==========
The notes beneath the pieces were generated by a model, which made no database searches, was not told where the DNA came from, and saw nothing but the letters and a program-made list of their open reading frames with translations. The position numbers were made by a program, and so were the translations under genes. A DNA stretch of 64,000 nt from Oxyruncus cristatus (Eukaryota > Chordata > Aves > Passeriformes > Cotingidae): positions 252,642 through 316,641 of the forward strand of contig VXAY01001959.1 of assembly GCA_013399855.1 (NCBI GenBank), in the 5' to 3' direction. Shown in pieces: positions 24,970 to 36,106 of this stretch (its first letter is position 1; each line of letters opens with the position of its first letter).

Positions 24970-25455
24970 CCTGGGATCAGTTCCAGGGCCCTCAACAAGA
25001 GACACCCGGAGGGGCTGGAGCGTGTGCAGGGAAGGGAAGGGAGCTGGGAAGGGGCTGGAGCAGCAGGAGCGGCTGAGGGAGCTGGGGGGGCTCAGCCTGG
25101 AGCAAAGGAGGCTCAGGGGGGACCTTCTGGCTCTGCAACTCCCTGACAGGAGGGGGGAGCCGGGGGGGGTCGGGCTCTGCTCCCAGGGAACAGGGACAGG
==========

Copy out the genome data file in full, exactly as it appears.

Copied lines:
The notes beneath the pieces were generated by a model, which made no database searches, was not told where the DNA came from, and saw nothing but the letters and a program-made list of their open reading frames with translations. The position numbers were made by a program, and so were the translations under genes. A DNA stretch of 64,000 nt from Oxyruncus cristatus (Eukaryota > Chordata > Aves > Passeriformes > Cotingidae): positions 252,642 through 316,641 of the forward strand of contig VXAY01001959.1 of assembly GCA_013399855.1 (NCBI GenBank), in the 5' to 3' direction. Shown in pieces: positions 24,970 to 36,106 of this stretch (its first letter is position 1; each line of letters opens with the position of its first letter).

Positions 24970-25455
24970 CCTGGGATCAGTTCCAGGGCCCTCAACAAGA
25001 GACACCCGGAGGGGCTGGAGCGTGTGCAGGGAAGGGAAGGGAGCTGGGAAGGGGCTGGAGCAGCAGGAGCGGCTGAGGGAGCTGGGGGGGCTCAGCCTGG
25101 AGCAAAGGAGGCTCAGGGGGGACCTTCTGGCTCTGCAACTCCCTGACAGGAGGGGGGAGCCGGGGGGGGTCGGGCTCTGCTCCCAGGGAACAGGGACAGG